ONR Vaccine Policy Changes

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By now you have received information about recent changes to ONRs vaccination policy. All ONR employees are expected to get the COVID vaccination as soon as it is made available to them. We require that all employees are in compliance by 3/31/21. If you feel that you qualify for a medical waiver, please discuss with your EDO. If you need a letter identifying you as an essential worker, please discuss with your EDO.

Don’t hesitate to schedule a meeting with me via https://calendly.com/jwilkins-onr if you want to discuss anything related to the vaccination policy.

A Third Vaccine Approved

Vaccination of patients in hospital against covid-19 pandemic. Hands of african american doctor in protective gloves puts band aid to inculcate site to patient in clinic, close up, free space, cropped

Over the weekend, the FDA approved the Johnson and Johnson (J&J) vaccine as the third emergency use authorized (EUA) vaccine. This vaccine differs from the Pfizer and Moderna vaccines in several ways, including it being a single-dose vaccine and requiring normal refrigeration. Additionally, it is not a mRNA vaccine. Instead, the J&J vaccine uses a weakened cold virus to carry instructions into the body to trigger the immune response. This is a more traditional method developed a decade ago and used for an ebola vaccine. It is unclear at this point how soon this vaccine will be available to healthcare workers.

Article: Johnson & Johnson Covid-19 vaccine is safe and effective, FDA analysis finds, CNN Health.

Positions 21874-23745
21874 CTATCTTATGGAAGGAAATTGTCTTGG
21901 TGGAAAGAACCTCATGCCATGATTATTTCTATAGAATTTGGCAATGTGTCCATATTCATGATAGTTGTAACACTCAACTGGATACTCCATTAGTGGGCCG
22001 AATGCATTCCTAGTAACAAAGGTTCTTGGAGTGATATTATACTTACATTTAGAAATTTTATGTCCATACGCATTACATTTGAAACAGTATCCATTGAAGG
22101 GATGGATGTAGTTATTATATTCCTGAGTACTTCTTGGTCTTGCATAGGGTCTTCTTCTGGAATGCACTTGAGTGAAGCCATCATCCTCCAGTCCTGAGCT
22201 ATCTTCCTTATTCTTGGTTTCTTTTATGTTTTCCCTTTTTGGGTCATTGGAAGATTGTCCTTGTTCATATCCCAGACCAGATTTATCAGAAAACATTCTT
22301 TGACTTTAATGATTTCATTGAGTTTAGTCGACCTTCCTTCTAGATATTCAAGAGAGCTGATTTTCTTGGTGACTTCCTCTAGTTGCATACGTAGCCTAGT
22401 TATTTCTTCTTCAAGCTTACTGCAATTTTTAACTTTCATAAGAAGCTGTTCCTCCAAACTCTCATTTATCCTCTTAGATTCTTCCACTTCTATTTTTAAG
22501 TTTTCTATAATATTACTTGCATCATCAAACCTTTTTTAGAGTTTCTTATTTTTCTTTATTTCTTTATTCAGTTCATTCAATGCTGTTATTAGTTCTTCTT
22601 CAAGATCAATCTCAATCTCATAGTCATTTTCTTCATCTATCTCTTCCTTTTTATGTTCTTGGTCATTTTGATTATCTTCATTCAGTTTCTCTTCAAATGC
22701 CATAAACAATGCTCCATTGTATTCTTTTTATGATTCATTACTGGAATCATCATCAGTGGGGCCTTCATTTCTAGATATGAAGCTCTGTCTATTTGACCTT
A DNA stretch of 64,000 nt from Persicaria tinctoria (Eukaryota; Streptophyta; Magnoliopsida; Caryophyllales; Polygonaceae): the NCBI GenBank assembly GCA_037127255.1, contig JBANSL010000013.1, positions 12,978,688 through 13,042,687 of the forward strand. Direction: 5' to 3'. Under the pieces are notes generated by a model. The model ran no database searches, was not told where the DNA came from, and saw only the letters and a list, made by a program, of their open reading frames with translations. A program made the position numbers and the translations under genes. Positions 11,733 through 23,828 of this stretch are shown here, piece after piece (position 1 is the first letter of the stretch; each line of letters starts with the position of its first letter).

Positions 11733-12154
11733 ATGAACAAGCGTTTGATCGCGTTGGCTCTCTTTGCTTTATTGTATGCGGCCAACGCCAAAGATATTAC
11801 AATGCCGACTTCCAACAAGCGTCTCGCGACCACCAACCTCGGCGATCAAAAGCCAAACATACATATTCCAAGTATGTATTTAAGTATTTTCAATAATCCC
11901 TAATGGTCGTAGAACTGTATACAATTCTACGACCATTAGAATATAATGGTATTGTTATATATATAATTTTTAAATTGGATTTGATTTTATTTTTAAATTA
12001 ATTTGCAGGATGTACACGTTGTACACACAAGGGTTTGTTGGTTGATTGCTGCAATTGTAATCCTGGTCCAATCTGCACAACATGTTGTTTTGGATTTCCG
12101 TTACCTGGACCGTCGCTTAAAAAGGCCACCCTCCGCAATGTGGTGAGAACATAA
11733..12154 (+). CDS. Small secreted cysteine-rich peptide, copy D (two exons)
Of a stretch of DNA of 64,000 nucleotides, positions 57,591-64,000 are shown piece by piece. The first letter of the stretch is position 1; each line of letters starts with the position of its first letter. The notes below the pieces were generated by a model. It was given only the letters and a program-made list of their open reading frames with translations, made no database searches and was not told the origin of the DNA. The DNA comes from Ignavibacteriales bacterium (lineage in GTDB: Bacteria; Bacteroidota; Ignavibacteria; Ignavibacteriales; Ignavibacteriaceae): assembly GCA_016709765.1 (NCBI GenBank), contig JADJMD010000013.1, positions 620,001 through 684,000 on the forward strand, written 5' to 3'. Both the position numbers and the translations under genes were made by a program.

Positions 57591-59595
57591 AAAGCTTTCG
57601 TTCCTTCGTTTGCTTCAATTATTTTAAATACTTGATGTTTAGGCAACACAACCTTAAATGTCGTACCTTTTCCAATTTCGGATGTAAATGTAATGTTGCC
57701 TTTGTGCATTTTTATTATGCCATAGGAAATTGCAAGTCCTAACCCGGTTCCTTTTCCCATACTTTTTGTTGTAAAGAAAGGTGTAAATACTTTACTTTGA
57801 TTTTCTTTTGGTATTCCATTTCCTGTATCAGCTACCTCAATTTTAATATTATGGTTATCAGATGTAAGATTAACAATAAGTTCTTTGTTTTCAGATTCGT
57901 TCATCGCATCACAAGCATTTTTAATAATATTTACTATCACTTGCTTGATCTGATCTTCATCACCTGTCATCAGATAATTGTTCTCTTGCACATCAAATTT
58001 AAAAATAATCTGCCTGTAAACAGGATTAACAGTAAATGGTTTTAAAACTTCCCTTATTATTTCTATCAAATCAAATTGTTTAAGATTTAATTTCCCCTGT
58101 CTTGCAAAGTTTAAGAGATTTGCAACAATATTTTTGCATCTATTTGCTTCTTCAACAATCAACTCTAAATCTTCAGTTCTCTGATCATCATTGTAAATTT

Here is an article comparing the three vaccines: Comparing the Covid-19 vaccines developed by Pfizer, Moderna, and Johnson & Johnson, STATNews.

CDC Changes

A few weeks ago, the CDC made some changes to their Clinical Considerations for Use of mRNA COVID-19 vaccines.

The full changes can be found here: Interim Clinical Considerations for Use of mRNA COVID-19 Vaccines Currently Authorized in the United States, CDC.

For our purposes, here is a summary of relevant changes:

  • Persons with a known (diagnosed) allergy to PEG or polysorbate, an mRNA vaccine component, have a contraindication to vaccination. Persons with a reaction to a vaccine or injectable therapy that contains multiple components, one of which is PEG, or polysorbate, and it is unknown which component elicited the immediate allergic reaction have a precaution to vaccination, but it is not contraindicated.
  • For individuals who have a local, injection site reaction to the first dose, this reaction is neither a contraindication or precaution to the second dose.
  • TB testing can be done before or at the same time as mRNA COVID-19 vaccination, or otherwise delayed for ≥4 weeks after the completion of mRNA COVID-19 vaccination
  • Vaccination of persons with known current SARS-CoV-2 infection should be deferred until the person has recovered from the acute illness (if the person had symptoms) and criteria have been met for them to discontinue isolation. This recommendation applies to persons who experience SARS-CoV-2 infection before receiving any vaccine doses as well as those who experience SARS-CoV-2 infection after the first dose but before receipt of the second dose.
  • Persons with autoimmune conditions who have no contraindications to vaccination may receive an mRNA COVID-19 vaccine. 
  • Vaccinated persons with an exposure to someone with suspected or confirmed COVID-19 are not required to quarantine if they meet all of the following criteria:
    • Are fully vaccinated (i.e., ≥2 weeks following receipt of the second dose in a 2-dose series, or ≥2 weeks following receipt of one dose of a single-dose vaccine)
    • Are within 3 months following receipt of the last dose in the series
    • Have remained asymptomatic since the current COVID-19 exposure

 Persons who do not meet all 3 of the above criteria should continue to follow current quarantine guidance after exposure.